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The $1,000,000 Homepage; A Piece Of Internet History

In mid 2005, Alex Tew was a broke 21-year-old that wasn’t sure if he would ever become successful. Needless to say, I imagine the thought of making $1,000,000 within the next four months didn’t cross his mind.

What is the Million Dollar Homepage?

The million dollar homepage is one of the most iconic stories of someone using the internet to spur a viral sensation and making a ton of money in the process. The premise of the website was to sell 1,000,000 pixels for $1 each. You can think of it as a big digital billboard. Advertisers could buy a piece of the website, choose what image they wanted to place there and then link to whatever they wanted to promote. The minimum purchase was a 10x10 chunk of pixels which cost $100 to ensure the picture could be seen. Some people bought space to prove that they were wealthy, some advertised their business, and some bought it because they wanted to own a piece of internet history which is what the site sold itself as. The idea was so clever yet so simple that basically everyone that heard about it was questioning why they hadn’t thought of it. Everyone besides 21-year-old Alex Tew.

Alex Tew Sitting at His Computer

Alex thought of the idea while brainstorming ways to make money to pay for his first semester of college that would cost him nearly $9,000. He had been pushing off college for 3 years while working odd jobs, launching the first ever beatboxing forum, and organizing beatboxing conventions. However, he was still living at home, had very little money, and wanted to get rich quick. With an investment of $50 to purchase the domain and two days of work building the website, he did just that.

The million dollar homepage launched on August 26, 2005. Starting out, Alex did what anyone would do when they need some money, ask friends and family. Through that he sold $4,700 worth of pixels. He used that money to hire a PR agency to make a press release and that’s when things got crazy. The website was picked up by BBC and The Guardian who wrote articles about it. As Alex sat in his room, he watched $3,000 worth of pixels sell in one day. The next three and half months seem like something out of a movie. The early days of social media, bloggers, and chat forums launched the million dollar homepage into internet history. In the next two weeks, Alex made $250,000. At its peak he made $100,000 in a single day. On January 1st, 2006, only 1,000 pixels remained up for grabs. Alex decided to hold them back and auction them off on eBay where 11 days later they sold for $38,100. To put this into perspective, on August 26, Alex Tew was broke but four months later he had $1,037,100.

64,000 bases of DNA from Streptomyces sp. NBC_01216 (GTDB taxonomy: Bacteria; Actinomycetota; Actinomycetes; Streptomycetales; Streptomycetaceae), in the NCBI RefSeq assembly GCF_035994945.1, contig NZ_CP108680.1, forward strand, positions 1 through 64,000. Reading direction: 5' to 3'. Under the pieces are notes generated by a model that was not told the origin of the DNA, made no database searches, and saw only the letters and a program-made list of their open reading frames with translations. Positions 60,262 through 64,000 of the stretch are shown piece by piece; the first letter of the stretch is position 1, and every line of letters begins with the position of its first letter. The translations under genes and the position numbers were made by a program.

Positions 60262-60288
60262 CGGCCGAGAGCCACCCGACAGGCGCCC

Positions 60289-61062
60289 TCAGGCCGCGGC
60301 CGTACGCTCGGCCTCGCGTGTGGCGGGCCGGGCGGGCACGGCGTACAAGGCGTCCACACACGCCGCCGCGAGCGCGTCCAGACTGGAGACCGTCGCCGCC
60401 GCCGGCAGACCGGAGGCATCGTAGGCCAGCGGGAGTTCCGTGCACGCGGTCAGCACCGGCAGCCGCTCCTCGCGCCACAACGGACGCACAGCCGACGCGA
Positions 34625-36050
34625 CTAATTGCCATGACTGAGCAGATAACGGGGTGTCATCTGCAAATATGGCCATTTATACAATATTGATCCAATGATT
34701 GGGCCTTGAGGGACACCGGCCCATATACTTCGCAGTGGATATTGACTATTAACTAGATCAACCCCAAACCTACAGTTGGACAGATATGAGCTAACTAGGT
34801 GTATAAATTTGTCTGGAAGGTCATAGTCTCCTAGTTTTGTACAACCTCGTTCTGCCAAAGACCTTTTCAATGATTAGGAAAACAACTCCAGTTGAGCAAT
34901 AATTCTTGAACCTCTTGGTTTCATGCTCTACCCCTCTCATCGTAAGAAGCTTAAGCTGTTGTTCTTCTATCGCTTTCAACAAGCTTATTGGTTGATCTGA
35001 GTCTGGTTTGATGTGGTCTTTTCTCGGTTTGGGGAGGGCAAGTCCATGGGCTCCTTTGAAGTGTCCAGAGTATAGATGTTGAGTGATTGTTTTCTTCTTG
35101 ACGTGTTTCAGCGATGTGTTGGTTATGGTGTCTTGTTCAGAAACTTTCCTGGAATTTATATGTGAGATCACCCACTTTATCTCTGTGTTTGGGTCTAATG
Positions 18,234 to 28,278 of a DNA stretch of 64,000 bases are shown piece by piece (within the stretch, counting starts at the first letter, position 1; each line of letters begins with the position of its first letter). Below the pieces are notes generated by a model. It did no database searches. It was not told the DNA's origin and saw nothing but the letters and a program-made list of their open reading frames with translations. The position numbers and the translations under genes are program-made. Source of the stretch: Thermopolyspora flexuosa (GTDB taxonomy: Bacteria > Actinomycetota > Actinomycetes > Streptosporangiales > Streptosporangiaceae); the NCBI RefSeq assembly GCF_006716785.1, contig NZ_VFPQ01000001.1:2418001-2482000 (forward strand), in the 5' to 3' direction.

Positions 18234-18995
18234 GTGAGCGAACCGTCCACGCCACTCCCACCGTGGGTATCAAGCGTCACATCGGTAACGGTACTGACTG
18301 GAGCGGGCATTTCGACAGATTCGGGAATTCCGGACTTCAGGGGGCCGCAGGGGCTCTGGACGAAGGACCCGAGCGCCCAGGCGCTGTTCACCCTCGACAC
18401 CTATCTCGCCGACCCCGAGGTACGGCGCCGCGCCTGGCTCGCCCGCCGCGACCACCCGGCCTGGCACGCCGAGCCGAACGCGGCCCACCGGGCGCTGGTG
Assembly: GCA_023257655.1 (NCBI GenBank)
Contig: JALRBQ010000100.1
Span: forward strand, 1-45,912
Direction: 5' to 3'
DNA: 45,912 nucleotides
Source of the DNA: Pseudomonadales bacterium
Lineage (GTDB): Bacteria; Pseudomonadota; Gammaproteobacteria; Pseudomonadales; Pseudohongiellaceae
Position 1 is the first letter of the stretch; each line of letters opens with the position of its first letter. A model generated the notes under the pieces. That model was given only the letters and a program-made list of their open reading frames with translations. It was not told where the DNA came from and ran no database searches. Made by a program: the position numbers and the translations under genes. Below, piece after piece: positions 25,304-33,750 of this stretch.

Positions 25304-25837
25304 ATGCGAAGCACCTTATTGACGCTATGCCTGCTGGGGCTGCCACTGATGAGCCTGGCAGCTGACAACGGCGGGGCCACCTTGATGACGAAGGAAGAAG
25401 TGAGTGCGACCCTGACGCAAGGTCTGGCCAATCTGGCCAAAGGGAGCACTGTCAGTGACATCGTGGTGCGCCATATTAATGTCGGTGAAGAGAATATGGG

What Made the Million Dollar Homepage Work?

So what made the million dollar homepage work? To start, it was the first of its kind. Alex concepted a brand new way of advertising that was so crazy it was able to go viral. There were tons of copycat websites that launched soon after but none of them worked out. Another reason is the work that Alex put in to sustain the attention to the million dollar homepage long enough to sell all of the pixels. Using the first bit of money to hire a PR firm is what turned it into a success. The first couple of articles written about it started a waterfall effect. Suddenly every social media and online forum were talking about the million dollar homepage and that made other media outlets interested. Alex took a trip to the United States to do a media tour, giving interviews to major outlets like ABC. Overall, he garnered media attention in 35 countries. His ability to garner so much attention made the site work for the advertisers that were buying pixels. The site received tens of millions of impressions and curious browsers explored the links behind the pixels that advertisers purchased.

Alex Tew sitting on a couch with pillows.

While the million dollar homepage began as a way for Alex Tew to pay for his college tuition, he decided to drop out and reassess his career path. Since then, he’s taken on many different ventures and struck success again after co-founding the billion dollar meditation app, Calm.


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